His first group, the Almanac Singers (with Millard Lampell, Lee Hays and Woody Guthrie) was a bit before my time, but his most famous and extensively recorded group, the Weavers (with Lee Hays, Ronnie Gilbert and Fred Hellerman), was formed in 1943  when I was already alive -- at least technically.  They were a part of my music listening thereafter (and remained so long after they disbanded in 1952 when I was in elementary school). The Weavers and Pete were red-baited off the stage and the airways for most of two decades -- until folk music became popular again in the 60s. (You can read about this history HERE, for example, or in any of the recent obits -- for example, HERE.)

For many years Pete was also a fixture at events that weren't subject to red-baiting: "hootenannies" or singing parties. These events took place frequently in the 50s and 60s in New York where I grew up. Sometimes they were for a particular cause: to pay someone's legal expenses or rent, or to protest some particular outrage (of which, of course, there were many). They often were at seedy auditoriums downtown. My relatives took me to a bunch of these when I was pretty little. I still remember Pete saying, at one "hoot", that he appreciated the turnout, since everyone there was in danger of coming in contact with [mock terror]: "Communists..."  He would sing the songs we all knew and loved: "Which Side Are You On", "The Reuben James", oldies like "Joe Hill", and satires like the Wobbly versions of "Casey Jones." and "Long-haired Preachers"; "Talking Union" in a more didactic tone. We all sang  on the choruses -- even I did, in my little kid's off-key voice, since I had heard most of  the songs around the house, sung in my father's grown-up off-key voice. I was taken to hoots, more than a few times, by my father's cousins, who were  real card-carrying Commies (and possibly spies even). Pete's voice, and banjo (and occasional guitar and recorder) were distinctive, and he always -- always -- could get people to sing along with him. He'd teach the words, melody and even harmony, on the spot, and as he was singing. He had the timing down perfectly to anticipate the cues and musical reminders, and he always could get you worked up about the meaning and importance of what he was singing about.

Pete and his songs were as much a part of my life as anything I did in school. I knew very little about him at the time -- his personal and political history I picked up later. By the time I was hearing him he had already severed his official connections with CPUSA (I don't remember exactly what they were); of course, he never severed his ties to the ideals which had brought him (and my relatives) to the Party in the early and middle years of last century. Stalin and the Soviet Union which he created, when their true nature was revealed, were impossible to accommodate (except by my father's parents, but that's another story). Pete renounced the CPUSA, but remained, as he put it, a "small c communist".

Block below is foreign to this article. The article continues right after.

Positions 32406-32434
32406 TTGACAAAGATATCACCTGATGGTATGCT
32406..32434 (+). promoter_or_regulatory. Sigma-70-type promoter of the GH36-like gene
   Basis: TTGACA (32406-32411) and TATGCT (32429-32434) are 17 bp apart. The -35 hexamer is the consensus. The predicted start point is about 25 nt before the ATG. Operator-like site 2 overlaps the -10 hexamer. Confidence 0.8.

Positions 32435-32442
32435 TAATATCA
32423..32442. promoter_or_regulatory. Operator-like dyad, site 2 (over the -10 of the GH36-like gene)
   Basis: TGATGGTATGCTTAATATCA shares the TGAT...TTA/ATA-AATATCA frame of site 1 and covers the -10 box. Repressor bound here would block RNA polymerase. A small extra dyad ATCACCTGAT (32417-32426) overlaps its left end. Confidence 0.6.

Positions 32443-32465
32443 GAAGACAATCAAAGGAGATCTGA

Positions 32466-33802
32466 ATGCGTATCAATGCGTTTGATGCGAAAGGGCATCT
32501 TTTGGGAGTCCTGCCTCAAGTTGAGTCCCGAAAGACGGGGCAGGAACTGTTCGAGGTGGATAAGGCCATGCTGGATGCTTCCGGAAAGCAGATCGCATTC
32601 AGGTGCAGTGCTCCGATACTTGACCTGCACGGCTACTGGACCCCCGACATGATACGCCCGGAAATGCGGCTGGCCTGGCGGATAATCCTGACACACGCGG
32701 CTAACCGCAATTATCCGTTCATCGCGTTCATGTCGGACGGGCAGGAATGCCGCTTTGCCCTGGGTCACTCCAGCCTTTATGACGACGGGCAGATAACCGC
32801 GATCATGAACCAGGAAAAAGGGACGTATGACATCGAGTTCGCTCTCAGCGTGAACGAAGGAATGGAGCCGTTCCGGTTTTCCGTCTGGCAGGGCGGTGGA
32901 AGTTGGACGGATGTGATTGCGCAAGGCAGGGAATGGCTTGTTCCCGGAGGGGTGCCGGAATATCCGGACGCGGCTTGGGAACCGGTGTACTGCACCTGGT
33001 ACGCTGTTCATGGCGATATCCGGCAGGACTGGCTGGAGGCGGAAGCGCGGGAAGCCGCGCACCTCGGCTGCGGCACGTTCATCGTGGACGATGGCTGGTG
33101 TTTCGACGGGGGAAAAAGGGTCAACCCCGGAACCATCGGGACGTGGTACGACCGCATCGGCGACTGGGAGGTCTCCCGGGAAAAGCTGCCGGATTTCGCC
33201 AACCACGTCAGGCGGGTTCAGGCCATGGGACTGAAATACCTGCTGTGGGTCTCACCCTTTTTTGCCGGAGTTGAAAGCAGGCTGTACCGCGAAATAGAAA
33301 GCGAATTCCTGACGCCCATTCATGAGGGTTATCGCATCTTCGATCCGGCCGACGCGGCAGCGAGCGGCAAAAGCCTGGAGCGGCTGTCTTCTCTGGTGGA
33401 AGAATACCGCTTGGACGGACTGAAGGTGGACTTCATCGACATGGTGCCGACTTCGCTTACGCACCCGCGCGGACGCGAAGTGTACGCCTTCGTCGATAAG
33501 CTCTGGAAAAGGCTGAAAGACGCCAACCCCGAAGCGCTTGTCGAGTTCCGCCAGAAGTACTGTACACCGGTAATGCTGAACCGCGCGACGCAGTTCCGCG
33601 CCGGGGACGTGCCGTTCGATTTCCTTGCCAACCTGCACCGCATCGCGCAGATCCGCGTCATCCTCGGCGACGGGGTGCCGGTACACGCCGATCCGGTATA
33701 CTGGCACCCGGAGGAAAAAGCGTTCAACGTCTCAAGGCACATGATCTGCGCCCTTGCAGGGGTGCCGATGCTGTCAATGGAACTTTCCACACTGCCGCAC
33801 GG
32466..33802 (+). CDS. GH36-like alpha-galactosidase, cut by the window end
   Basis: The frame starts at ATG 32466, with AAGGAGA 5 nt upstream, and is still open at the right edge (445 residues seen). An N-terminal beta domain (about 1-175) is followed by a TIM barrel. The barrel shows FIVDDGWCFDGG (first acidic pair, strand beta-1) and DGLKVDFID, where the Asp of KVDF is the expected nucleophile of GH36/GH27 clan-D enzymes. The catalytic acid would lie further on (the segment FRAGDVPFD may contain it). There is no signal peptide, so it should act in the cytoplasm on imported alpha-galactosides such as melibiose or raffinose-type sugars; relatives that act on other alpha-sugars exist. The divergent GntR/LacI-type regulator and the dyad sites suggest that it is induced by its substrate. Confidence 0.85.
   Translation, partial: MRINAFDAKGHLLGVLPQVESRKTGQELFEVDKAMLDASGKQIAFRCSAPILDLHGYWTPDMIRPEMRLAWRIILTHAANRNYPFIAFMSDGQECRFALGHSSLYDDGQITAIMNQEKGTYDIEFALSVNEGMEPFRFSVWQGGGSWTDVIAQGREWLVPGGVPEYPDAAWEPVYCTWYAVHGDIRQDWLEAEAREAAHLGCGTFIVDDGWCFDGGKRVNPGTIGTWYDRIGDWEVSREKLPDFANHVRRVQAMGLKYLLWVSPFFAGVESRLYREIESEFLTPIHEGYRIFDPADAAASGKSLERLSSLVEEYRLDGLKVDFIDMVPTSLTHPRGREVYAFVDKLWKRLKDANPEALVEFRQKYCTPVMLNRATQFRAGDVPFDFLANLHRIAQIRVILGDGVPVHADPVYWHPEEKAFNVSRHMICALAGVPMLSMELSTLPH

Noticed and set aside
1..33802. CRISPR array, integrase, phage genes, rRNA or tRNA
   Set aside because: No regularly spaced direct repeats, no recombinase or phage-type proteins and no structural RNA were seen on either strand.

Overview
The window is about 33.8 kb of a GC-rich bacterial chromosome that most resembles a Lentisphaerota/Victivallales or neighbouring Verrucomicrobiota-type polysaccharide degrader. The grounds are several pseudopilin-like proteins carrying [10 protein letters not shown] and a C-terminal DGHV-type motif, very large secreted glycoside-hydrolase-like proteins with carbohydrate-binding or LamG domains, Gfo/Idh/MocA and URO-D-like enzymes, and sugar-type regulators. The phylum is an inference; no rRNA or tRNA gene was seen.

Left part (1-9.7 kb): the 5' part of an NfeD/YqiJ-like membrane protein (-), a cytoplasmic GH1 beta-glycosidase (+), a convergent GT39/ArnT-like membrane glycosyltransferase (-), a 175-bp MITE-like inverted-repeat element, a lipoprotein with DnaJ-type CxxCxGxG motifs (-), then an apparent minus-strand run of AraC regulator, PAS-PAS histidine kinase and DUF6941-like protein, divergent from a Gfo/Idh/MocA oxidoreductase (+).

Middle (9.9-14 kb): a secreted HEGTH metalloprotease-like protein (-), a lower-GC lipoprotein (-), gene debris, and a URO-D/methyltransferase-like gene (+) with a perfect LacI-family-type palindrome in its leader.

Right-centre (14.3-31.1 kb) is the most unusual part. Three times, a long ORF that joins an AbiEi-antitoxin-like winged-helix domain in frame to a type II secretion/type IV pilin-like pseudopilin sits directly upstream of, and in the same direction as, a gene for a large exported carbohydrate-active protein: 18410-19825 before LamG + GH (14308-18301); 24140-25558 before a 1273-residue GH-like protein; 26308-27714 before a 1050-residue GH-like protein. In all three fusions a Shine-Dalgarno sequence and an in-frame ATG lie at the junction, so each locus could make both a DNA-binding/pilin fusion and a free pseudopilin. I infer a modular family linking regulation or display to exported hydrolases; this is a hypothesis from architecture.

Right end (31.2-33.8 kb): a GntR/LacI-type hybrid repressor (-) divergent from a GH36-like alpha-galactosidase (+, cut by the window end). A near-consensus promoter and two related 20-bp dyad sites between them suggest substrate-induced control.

Part III next time...

Friday, January 31, 2014

Pete Seeger (1919 - 2014) Part I

Although I didn't know him personally, Pete Seeger meant a lot to me and to at least 3 generations of my family. He was the greatest left-wing folk-singer of his time. He was nominated several times for the Nobel Peace Prize but never won it, though that thug Henry Kissinger took one.  Shame on the Nobel Committee.

You can find lots of videos and audios of him on YouTube, but here's one that my good friend Mike Engber brought to my attention. It's a feminist version of the Lady who Swallowed a Fly, and it shows Pete's technique and instinctive ability to find the good songs (lyrics by Meredith Tax).

http://www.youtube.com/watch?v=AR2_c4tvwbM

Pete Seeger2 - 6-16-07 Photo by Anthony Pepitone.jpg 

R.I.P.

Tuesday, May 14, 2013

More right-wing baloney, Part I: Benghazi

Darrell Issa, Republican Chair of the House Oversight and Government Reform Committee, is hot on the trail of the crime of the century. His investigators have determined that Obama's minions misled the American People about the nature of the attacks on the U.S. diplomatic mission in Benghazi Libya (9/11/2012). For example, Obama's spinners used the phrase "terror attacks" instead of "attacks by terrorists" to make it seem that organizations like Al-Qaeda were not involved. I'm sure that this distinction carried great weight among the American People, accustomed as they are to the subtleties of beer commercials...

Of course, it is highly likely that the Obama folks, like all politicians, engaged in some of the spinning with which they are charged. The folks who promised to close Gitmo and swore they'd never touch Social Security don't have a very strong track record on strict adherence to facts and principles. Nevertheless, in spite of Fox News's breathless claims about a crime far exceeding (even) Watergate, there is absolutely no claim, much less evidence, that any sort of illegality or even major misrepresentation took place; this piece from the NY Daily News (not a bastion of liberalism) gives some idea of the silliness of Fox/conservative hyperbole and why it's nonsense. Let's not forget that Watergate, Iran-Contra the secret bombing of Laos and Cambodia violated all sorts of laws. The folks who gave us the Clinton impeachment would love to pull off another courageous act of patriotism, saving us from being mislead by a usurping black man.